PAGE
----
July 12, 2009 in Business

Mall shake-up

Tough economic times force retail changes
By The Spokesman-Review
 
Kathy Plonka photo

A shopper walks past Graffiti Skate Shop in Coeur d’Alene’s Silver Lake Mall. Mall managers are struggling to keep businesses afloat during the recession.
(Full-size photo)

Retail sales drop from 2008

From January through April 2009, retail sales fell across the board compared with the same four months in 2008:

Coeur d’Alene …Down 14 percent

City of Spokane Valley … Down 13 percent

City of Spokane … Down 3.1 percent

Spokane County …Down 11 percent

Idaho and Washington sales reports

When Chicago-based General Growth Properties Inc. filed for bankruptcy in April, the news set off alarms for dozens of Spokane and North Idaho retailers doing business in three area malls owned by that company.

Their concerns eased once General Growth, the second-largest mall operator in the country, explained the bankruptcy will have minimal impact on the 220 malls it operates.

Spokesman David Keating, in an e-mail, said General Growth is restructuring its debt and will sell some of its East Coast properties. But he insisted General Growth’s three area locations – NorthTown Mall, Spokane Valley Mall and Silver Lake Mall in Coeur d’Alene – are not included in the for-sale group.

“To use an over-used cliché, it’s been ‘business as usual,’  at GGP,” Keating wrote.

The main fear for many Spokane-area mall workers and managers is that waiting out the recession will only lead to less business than usual.

But rather than hope customers recover enough confidence to open their wallets, area malls are experimenting with new ideas and different marketing strategies.

John Shasky, general manager of the NorthTown Mall, has pushed to find a cross-section of new businesses to revive the mall’s retail lineup. During the last U.S. recession, in 2002 and 2003, NorthTown Mall had as many as 15 store vacancies. Now it has about 30 vacancies, Shasky said.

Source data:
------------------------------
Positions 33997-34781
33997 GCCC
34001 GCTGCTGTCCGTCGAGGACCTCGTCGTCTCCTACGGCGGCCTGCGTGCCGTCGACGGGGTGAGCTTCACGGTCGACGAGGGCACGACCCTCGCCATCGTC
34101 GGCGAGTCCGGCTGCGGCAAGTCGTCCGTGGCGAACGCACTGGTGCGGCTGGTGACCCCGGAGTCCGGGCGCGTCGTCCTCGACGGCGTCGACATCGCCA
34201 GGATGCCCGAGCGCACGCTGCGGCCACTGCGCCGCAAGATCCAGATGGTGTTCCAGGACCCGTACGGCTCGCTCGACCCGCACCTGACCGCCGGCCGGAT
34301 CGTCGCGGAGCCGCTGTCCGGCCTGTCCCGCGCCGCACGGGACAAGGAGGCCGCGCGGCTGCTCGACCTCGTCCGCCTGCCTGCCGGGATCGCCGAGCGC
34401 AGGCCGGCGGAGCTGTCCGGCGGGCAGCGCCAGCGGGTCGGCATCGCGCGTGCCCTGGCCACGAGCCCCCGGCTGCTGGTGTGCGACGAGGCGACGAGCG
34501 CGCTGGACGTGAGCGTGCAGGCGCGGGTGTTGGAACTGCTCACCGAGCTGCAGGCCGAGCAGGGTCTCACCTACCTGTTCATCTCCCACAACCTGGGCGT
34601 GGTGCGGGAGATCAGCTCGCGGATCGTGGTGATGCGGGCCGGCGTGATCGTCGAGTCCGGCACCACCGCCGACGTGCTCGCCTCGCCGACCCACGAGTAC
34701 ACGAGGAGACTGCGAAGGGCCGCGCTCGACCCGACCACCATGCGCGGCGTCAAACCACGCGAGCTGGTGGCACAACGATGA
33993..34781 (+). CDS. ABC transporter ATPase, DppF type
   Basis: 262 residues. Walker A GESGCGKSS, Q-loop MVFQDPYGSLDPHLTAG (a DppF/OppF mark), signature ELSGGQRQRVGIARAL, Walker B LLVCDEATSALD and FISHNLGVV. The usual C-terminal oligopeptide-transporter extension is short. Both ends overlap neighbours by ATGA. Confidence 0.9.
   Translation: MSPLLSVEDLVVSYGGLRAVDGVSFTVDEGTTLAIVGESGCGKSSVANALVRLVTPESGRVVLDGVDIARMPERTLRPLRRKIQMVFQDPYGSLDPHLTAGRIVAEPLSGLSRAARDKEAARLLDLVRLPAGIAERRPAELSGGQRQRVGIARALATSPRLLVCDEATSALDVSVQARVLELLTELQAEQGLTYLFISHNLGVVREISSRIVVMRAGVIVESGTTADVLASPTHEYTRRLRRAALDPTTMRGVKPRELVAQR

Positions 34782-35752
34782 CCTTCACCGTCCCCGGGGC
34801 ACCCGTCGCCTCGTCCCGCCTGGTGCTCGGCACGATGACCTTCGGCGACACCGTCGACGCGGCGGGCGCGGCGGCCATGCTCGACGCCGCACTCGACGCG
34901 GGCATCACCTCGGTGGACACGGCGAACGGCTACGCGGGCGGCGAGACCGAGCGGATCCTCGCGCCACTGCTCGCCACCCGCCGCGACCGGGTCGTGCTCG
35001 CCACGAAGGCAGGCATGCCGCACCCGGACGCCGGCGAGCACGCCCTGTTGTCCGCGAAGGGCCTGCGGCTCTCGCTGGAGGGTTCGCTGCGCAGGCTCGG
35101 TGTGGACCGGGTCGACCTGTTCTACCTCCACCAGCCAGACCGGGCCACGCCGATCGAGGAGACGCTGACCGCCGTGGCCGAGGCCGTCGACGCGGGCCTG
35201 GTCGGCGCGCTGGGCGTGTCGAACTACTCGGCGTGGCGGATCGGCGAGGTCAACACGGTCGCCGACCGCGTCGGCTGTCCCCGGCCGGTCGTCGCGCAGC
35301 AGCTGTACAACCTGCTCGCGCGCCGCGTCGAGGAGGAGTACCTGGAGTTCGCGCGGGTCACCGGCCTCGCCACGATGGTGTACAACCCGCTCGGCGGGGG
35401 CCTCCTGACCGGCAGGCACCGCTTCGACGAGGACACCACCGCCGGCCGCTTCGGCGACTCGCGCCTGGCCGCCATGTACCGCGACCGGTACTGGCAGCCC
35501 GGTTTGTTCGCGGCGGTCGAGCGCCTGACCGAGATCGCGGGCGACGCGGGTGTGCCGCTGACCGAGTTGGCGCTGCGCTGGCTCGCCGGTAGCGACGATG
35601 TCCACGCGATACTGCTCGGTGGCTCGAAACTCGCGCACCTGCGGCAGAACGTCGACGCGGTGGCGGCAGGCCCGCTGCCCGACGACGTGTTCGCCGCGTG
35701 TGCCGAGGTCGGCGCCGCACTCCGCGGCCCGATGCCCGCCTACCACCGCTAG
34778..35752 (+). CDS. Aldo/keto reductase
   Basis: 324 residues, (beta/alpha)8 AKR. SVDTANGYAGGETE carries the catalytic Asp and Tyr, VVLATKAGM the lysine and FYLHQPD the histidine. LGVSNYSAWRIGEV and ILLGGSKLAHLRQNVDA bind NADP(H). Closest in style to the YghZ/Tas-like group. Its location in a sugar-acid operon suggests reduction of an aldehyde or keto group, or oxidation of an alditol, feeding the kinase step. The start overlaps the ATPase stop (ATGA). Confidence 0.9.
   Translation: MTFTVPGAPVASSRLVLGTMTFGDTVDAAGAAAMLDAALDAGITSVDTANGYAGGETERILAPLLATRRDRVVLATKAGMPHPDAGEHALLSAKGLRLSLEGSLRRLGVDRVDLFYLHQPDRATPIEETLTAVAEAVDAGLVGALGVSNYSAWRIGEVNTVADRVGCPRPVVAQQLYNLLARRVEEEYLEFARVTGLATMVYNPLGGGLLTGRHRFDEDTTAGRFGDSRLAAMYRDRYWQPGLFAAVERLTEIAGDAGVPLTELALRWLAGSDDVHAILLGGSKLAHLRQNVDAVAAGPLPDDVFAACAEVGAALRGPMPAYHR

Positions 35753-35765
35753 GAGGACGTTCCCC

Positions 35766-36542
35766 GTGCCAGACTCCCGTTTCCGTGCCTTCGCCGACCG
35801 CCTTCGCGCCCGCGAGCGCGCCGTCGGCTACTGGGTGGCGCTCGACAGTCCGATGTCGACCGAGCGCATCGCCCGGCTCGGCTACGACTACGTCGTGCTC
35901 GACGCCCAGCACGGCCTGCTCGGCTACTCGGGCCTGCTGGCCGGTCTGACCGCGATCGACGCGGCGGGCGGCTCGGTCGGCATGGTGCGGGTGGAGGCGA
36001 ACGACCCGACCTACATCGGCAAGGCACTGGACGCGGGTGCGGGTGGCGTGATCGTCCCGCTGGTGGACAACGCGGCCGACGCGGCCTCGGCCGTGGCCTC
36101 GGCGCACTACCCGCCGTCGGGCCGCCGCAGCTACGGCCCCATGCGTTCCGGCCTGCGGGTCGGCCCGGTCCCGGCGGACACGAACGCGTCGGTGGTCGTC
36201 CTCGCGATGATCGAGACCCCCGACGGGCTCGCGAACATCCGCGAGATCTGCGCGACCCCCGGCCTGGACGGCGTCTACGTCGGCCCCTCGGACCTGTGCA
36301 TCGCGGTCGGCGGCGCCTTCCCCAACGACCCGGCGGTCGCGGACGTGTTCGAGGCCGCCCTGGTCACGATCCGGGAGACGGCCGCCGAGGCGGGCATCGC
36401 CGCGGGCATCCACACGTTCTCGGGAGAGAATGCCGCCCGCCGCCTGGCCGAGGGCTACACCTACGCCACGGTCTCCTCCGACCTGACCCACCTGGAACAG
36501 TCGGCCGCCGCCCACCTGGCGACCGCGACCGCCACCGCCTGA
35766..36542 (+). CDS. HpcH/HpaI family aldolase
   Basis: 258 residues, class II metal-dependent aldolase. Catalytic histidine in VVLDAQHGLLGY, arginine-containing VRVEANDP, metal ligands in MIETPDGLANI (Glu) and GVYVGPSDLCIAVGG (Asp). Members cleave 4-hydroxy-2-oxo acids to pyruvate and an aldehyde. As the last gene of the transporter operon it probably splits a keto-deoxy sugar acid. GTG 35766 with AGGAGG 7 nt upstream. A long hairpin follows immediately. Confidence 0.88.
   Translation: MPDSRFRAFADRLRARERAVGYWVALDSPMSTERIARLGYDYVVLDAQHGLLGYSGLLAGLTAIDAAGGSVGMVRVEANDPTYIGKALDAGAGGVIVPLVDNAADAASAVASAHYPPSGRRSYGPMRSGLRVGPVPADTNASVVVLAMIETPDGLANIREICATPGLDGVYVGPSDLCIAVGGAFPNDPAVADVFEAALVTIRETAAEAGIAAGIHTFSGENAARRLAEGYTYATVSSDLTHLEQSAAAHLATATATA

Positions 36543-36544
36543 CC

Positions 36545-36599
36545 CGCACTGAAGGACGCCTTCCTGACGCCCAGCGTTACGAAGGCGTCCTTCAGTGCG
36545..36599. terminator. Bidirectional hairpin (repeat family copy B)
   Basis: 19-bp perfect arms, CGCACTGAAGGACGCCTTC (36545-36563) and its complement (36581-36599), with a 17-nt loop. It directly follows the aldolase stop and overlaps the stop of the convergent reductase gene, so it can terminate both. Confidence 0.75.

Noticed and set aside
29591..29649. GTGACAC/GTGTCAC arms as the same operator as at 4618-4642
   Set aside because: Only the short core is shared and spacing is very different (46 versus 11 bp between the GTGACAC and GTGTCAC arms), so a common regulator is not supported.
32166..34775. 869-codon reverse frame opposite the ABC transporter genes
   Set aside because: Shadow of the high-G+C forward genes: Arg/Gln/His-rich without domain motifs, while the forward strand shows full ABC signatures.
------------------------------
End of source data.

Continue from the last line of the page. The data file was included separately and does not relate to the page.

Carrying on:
Most malls rely on jewelry, shoes and clothing retailers, with some consumer electronics stores thrown in the mix, he said.

In the past three months Shasky and his staff have recruited:

•A mini-mart, complete with candy, soft drinks, sandwiches and over-the-counter medicines. Peter Park, who runs the Sure Save Grocery on North Division Street, moved into the mall in April. Shasky convinced Park that the mall would benefit by having someone who sells those items to mall workers and visitors.

•A personal fitness center, which will offer personal training seven days a week.

•A barbershop on the second level.

“I think malls might want to look at adding more services,” Shasky said. “We might even consider offering a dentist’s or doctor’s office,” he said.

“Because we have spaces open, this is an opportunity for businesses to join us who might never think of coming into the mall,” Shasky said.

The hope for nearly all mall managers, according to retail analysts, is to change the mindset of consumers sitting on their wallets. With jobless numbers climbing, consumer confidence continues to spiral downward, according to national analysts.

Green Street Advisors, a real estate consulting firm, said the average decline in mall sales across the country was 6.5 percent, as of April 1, compared with one year earlier.

The number of empty stores in malls has also reached a 10-year high. Mall store vacancies rose to 7.1 percent as of the first quarter of this year, said Reis Inc., a New York company that tracks malls.

General Growth does not release sales results for its malls or tenants.

While NorthTown has 30 or so vacancies, the Spokane Valley Mall has roughly a dozen vacant stores out of about 60.

Silver Lake Mall has 15 vacant stores and several empty kiosks, out of 40 or so stores.